In every place there is a restaurant that transcends commerce to become a living emblem of the local culture, a planted flag that requires consistent, sustaining effort. This is true of establishments like the Skylight Inn in North Carolina and Santarpio’s in East Boston. But I’m also thinking about Chaps Pit Beef on the east side of Baltimore City.

The Chaps Sandwich


Since 1987, this wooden shack in the parking lot of a strip club has turned out one of the more famous versions of the city’s signature sandwich, the pit beef. You might already know what pit beef is. But if you don’t, it’s a cross between barbecue and roast beef. Full bottom rounds, or large cuts of beef from the rear leg of the cow, are dry rubbed and cooked over a charcoal pit. The fat cap is trimmed off, the beef is seared again, then it’s sliced to order using a deli slicer. And sliced thin – you can hear and see the work both slicer (machine) and slicer (human) do to get consistently thin cuts.


Just after you order your sandwich, Chaps does something a little extra that most places don’t do. Rather than piling the pillowy beef slices directly on your roll, Chaps sends them back to the pit for a smoky reheat, where they’re also hit with a dash of rub.

Historically, each pit beef is made to order on a Kaiser roll, a nod to the influence of German immigrants on Baltimore. But on our recent visit, we received potato rolls – which may have been slightly more delicious, and no doubt supplied by one of the commercial Amish bakeries just to the northeast. Has the potato roll officially replaced the Kaiser? Maybe it was a holiday disruption. Here’s my very first Chaps pit beef, from summer 2009:

We hit Chaps the day after Christmas, when we realized that our drive home from visiting family in the DC suburbs would take us within a block of the restaurant. We pulled in through the back alley, and there was the crew, flying the flag, bearing the torch, putting in the work, and serving great sandwiches. The customers were a mix of local, blue-collar workers and holiday road-tripping families who probably saw Chaps on Diners, Drive-ins, and Dives. All are welcome.

It’s up to you to add the fixins to your sandwich. I always go with the traditional white onion and tiger sauce. Tiger sauce is a sharp, horseradish-mayo concoction that was originally invented by a kosher horseradish company in Baltimore.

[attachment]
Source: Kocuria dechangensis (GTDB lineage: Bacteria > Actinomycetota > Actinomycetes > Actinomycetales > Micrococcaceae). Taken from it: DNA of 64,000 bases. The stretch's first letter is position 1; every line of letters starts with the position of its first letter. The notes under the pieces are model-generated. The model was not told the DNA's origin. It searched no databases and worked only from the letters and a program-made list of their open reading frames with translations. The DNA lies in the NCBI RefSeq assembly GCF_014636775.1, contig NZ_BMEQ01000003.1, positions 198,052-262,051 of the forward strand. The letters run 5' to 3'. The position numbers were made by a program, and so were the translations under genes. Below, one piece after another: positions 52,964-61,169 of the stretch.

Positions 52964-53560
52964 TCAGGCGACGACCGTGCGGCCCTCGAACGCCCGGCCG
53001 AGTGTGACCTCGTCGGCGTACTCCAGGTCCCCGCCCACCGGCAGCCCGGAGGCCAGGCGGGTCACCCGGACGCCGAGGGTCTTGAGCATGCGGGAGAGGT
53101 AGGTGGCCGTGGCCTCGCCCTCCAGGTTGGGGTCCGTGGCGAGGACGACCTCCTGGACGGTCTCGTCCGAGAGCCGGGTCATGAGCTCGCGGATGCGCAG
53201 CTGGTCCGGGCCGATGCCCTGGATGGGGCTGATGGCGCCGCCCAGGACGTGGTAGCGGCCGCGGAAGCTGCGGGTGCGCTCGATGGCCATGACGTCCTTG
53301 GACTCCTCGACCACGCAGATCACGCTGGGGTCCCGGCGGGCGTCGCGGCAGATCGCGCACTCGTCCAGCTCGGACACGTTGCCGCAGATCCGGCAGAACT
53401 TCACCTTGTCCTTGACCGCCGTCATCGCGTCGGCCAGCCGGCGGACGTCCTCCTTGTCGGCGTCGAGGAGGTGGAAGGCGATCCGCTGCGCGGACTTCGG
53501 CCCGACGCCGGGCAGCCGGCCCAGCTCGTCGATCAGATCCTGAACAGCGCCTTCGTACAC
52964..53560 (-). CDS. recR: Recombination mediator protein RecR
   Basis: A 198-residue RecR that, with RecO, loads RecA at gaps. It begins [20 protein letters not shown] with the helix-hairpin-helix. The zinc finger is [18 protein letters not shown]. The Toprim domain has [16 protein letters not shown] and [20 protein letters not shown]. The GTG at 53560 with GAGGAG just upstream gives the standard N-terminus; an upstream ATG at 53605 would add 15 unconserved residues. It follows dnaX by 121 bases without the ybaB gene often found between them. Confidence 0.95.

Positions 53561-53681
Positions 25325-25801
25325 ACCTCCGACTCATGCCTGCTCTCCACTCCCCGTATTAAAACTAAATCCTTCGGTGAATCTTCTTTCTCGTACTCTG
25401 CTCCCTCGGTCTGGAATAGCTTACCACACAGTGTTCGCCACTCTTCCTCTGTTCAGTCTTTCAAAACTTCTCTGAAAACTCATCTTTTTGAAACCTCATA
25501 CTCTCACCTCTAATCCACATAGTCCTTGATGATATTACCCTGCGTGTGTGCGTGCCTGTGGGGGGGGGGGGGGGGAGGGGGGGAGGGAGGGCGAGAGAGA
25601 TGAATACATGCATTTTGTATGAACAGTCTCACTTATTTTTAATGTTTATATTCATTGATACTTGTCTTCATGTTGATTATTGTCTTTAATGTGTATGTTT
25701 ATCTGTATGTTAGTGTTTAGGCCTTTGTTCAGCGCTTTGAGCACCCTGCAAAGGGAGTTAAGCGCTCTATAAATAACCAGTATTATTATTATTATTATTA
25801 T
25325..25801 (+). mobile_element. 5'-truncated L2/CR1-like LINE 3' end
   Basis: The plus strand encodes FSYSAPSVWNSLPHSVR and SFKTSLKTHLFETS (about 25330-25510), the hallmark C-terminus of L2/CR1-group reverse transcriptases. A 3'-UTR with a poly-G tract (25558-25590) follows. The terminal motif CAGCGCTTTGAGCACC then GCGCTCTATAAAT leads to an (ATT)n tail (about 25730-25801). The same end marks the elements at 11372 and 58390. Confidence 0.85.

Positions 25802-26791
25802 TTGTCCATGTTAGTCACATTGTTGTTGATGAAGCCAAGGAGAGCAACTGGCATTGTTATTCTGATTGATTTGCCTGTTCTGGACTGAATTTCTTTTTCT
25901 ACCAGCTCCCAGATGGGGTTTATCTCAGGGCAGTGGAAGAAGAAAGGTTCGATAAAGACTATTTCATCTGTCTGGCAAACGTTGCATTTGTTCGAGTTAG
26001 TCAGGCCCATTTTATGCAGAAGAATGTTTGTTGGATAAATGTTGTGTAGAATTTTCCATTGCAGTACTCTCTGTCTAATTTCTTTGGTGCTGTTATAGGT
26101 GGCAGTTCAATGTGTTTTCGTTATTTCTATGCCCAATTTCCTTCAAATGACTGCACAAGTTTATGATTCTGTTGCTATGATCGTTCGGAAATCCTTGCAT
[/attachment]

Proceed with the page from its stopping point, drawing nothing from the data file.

The house-cut fries are great, too. Make sure to try them with malt vinegar as well as ketchup.

One of these days I’ll try something on their menu that’s not pit beef. There are deli sandwiches with combinations of pit-grilled meats, plus burgers, ribs, and even fish and chips.

Exploring the Chaps-Lands

I’ve been to Chaps four or five times now. Not until this last visit did I realize how familiar the surrounding area was to me.

Yes, there is the strip club next door, everyone talks about that. But there are also auto salvage yards as far as the eye can see, tire shops, welding businesses, state DOT facilities, the Baltimore City tow pound, and the Baltimore City Fire Academy. Based on Street View, nearby rowhouses have been torn down recently so that one more parking lot could be installed. And an entire city block was turned into a gigantic gas station that also serves pressure-fried chicken. An adult video store directly across from Chaps sits abandoned.

To put it bluntly, this chunk of the east side is a no man’s land. It’s the place where they put stuff that everyone needs but no one wants, because the locals probably don’t have the time, energy, know-how, or connections to fight back politically. It’s the place where The Greek and the dock workers lived in The Wire, Season 2, the one where the show’s largely White, upper-class audience seems to always get bored watching White, lower-class characters and plotlines.

In short, Chaps sits in or near the College Point of Baltimore (College Point is the NYC neighborhood where I grew up). Perhaps a more apt NYC comparison would look at the adjoining neighborhoods of College Point and Willets Point. The boundary area between those neighborhoods historically housed scrapyards, trash transfer facilities, strip clubs, and the city tow pound. It now hosts the NYPD Academy, as well. Of course, the east side of Baltimore falls a stadium or two short when compared to these sister areas in NYC.

And yet, some dudes stood there in the 80s and said, we have our land here, and we’re going to build our thing on it. That stretch of Pulaski Highway had long been lined with unsightly things that helped keep the city alive. Perhaps providing literal sustenance to its people was a logical next step. As we say here at The Manic American, the Chaps founders “matched creativity with labor,” and that’s what we celebrate.

Chaps lives on and seems to grow better known every year. I hear there are franchise opportunities available, if you’re interested.

Essay & photos by Rob Bellinger
Published: 12/31/2022
Last visit to Chaps: 12/26/2022

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